IDEAS home Printed from
   My bibliography  Save this article

A tribute to Earl A. Thompson and, in his own words, a summary of his general economic and social theory


  • Don Allison


  • Thomas Borcherding


Brilliant but little known, in part because his style was dense and crucial papers unpublished, Earl Thompson reformulated standard theory to achieve policy relevance, focusing on significant rent-seeking inefficiencies stemming from private information and transaction costs. Drawing on history, he showed a vast array of institutions to be efficient which economists had previously found to be inefficient, modeled governments and their nature, defined government’s functions, and showed why dominant states rise and fall. Copyright Springer Science+Business Media New York 2013

Suggested Citation

  • Don Allison & Thomas Borcherding, 2013. "A tribute to Earl A. Thompson and, in his own words, a summary of his general economic and social theory," Public Choice, Springer, vol. 156(1), pages 7-29, July.
  • Handle: RePEc:kap:pubcho:v:156:y:2013:i:1:p:7-29
    DOI: 10.1007/s11127-013-0088-4

    Download full text from publisher

    File URL:
    Download Restriction: Access to full text is restricted to subscribers.

    As the access to this document is restricted, you may want to search for a different version of it.

    References listed on IDEAS

    1. Earl A. Thompson & Roger L. Faith, 1980. "Social Interaction Under Truly Perfect Information," UCLA Economics Working Papers 175, UCLA Department of Economics.
    2. Thompson, Earl A & Faith, Roger L, 1981. "A Pure Theory of Strategic Behavior and Social Institutions," American Economic Review, American Economic Association, vol. 71(3), pages 366-380, June.
    3. Earl A. Thompson, 2007. "From social insecurity to social security: the genius of democratic politics," Global Business and Economics Review, Inderscience Enterprises Ltd, vol. 9(1), pages 1-7.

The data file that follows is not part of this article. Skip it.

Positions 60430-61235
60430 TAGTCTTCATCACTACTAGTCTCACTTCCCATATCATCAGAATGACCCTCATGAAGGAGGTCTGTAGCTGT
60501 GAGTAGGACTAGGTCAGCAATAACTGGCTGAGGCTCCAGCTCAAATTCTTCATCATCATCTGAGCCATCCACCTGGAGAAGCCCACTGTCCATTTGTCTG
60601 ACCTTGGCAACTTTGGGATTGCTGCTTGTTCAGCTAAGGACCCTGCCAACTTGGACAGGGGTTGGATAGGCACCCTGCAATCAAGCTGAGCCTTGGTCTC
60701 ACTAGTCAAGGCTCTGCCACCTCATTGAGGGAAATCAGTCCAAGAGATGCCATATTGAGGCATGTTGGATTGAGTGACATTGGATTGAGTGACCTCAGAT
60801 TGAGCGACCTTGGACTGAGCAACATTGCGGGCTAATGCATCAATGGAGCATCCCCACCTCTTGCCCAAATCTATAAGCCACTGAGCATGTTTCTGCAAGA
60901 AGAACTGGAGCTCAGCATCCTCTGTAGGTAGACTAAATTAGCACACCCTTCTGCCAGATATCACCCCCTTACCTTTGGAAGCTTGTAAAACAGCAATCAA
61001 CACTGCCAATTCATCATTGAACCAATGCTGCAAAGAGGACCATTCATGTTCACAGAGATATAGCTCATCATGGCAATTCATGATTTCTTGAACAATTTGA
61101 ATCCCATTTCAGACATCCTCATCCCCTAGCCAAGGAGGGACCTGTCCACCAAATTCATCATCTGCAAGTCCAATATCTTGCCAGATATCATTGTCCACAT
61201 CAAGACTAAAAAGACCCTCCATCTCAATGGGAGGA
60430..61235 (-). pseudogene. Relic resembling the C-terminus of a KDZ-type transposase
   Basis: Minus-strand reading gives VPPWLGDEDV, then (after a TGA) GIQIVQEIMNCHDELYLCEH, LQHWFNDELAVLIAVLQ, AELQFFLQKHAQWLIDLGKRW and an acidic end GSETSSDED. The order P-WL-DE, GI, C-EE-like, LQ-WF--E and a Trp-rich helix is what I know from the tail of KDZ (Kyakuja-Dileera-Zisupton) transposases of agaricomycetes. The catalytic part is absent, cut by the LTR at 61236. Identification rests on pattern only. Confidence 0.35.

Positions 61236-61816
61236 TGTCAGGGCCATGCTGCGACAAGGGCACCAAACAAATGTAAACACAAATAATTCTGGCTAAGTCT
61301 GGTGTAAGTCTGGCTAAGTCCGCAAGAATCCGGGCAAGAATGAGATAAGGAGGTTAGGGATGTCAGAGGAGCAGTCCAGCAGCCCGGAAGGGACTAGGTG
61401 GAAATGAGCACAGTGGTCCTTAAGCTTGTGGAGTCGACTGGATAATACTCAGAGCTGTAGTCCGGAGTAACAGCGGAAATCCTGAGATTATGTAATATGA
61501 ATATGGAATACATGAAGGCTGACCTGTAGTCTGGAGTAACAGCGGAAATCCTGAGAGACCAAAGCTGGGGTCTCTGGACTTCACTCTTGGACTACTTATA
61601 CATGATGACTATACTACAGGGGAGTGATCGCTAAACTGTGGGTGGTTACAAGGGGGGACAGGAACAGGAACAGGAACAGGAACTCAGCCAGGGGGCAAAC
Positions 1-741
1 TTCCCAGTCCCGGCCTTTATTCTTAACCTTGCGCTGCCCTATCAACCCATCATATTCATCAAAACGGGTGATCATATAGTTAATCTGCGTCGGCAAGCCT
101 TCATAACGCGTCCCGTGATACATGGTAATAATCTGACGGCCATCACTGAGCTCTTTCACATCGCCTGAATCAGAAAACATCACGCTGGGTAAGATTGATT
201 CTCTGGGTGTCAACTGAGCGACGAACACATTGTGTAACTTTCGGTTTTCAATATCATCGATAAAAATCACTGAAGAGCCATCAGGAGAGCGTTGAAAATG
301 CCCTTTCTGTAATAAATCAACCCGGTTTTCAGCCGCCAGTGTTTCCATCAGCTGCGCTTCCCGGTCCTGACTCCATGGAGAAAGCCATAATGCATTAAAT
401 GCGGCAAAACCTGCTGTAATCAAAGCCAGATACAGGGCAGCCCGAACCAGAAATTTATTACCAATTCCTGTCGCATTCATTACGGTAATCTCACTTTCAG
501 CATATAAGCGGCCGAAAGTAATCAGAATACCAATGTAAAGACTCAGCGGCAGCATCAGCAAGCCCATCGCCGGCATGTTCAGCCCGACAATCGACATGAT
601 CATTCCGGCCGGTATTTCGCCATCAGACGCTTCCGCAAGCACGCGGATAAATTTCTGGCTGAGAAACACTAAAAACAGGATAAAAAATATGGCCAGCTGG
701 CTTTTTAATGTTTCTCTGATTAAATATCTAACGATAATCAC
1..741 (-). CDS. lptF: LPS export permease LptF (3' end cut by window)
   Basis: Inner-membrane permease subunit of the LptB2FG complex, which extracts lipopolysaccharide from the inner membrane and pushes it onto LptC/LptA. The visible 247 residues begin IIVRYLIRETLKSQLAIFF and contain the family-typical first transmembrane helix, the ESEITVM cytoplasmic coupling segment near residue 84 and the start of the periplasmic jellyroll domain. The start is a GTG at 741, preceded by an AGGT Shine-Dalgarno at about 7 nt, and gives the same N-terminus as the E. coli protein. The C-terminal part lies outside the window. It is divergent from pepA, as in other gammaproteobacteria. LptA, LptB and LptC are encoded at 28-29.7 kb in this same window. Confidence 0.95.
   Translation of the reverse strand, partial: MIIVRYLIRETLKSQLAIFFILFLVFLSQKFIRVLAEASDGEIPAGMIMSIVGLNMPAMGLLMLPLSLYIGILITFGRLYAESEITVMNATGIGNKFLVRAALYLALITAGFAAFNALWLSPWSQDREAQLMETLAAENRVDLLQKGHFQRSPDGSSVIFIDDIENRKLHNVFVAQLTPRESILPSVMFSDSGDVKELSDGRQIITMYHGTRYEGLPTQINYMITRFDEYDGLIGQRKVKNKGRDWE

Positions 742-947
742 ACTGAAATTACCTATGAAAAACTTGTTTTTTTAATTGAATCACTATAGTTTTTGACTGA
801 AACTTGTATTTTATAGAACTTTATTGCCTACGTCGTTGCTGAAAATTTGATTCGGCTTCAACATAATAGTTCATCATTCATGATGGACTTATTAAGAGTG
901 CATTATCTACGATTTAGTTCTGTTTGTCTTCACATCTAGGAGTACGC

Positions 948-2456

4. Thompson, Earl A., 1980. "Characteristics of worlds with perfect strategic communication," Journal of Economic Theory, Elsevier, vol. 23(1), pages 111-119, August.
    5. Earl A. Thompson, 1977. "A Reformulation of Macroeconomic Theory," UCLA Economics Working Papers 091, UCLA Department of Economics.
    6. Thompson, Earl A, 1979. "An Economic Basis for the "National Defense Argument" for Aiding Certain Industries," Journal of Political Economy, University of Chicago Press, vol. 87(1), pages 1-36, February.
    7. Earl A. Thompson, 1973. "The Optimal Role of the Government for a Competitive Economy Containing Money," UCLA Economics Working Papers 039, UCLA Department of Economics.
    Full references (including those not matched with items on IDEAS)


    Citations are extracted by the CitEc Project, subscribe to its RSS feed for this item.

    Cited by:

    1. Matt Lindsay & Robert Deacon & Darren Filson, 2014. "Tom Borcherding," Public Choice, Springer, vol. 160(1), pages 1-6, July.


    All material on this site has been provided by the respective publishers and authors. You can help correct errors and omissions. When requesting a correction, please mention this item's handle: RePEc:kap:pubcho:v:156:y:2013:i:1:p:7-29. See general information about how to correct material in RePEc.

    For technical questions regarding this item, or to correct its authors, title, abstract, bibliographic or download information, contact: (Sonal Shukla) or (Rebekah McClure). General contact details of provider: .

    If you have authored this item and are not yet registered with RePEc, we encourage you to do it here. This allows to link your profile to this item. It also allows you to accept potential citations to this item that we are uncertain about.

    If CitEc recognized a reference but did not link an item in RePEc to it, you can help with this form .

    If you know of missing items citing this one, you can help us creating those links by adding the relevant references in the same way as above, for each refering item. If you are a registered author of this item, you may also want to check the "citations" tab in your RePEc Author Service profile, as there may be some citations waiting for confirmation.

    Please note that corrections may take a couple of weeks to filter through the various RePEc services.

    IDEAS is a RePEc service hosted by the Research Division of the Federal Reserve Bank of St. Louis . RePEc uses bibliographic data supplied by the respective publishers.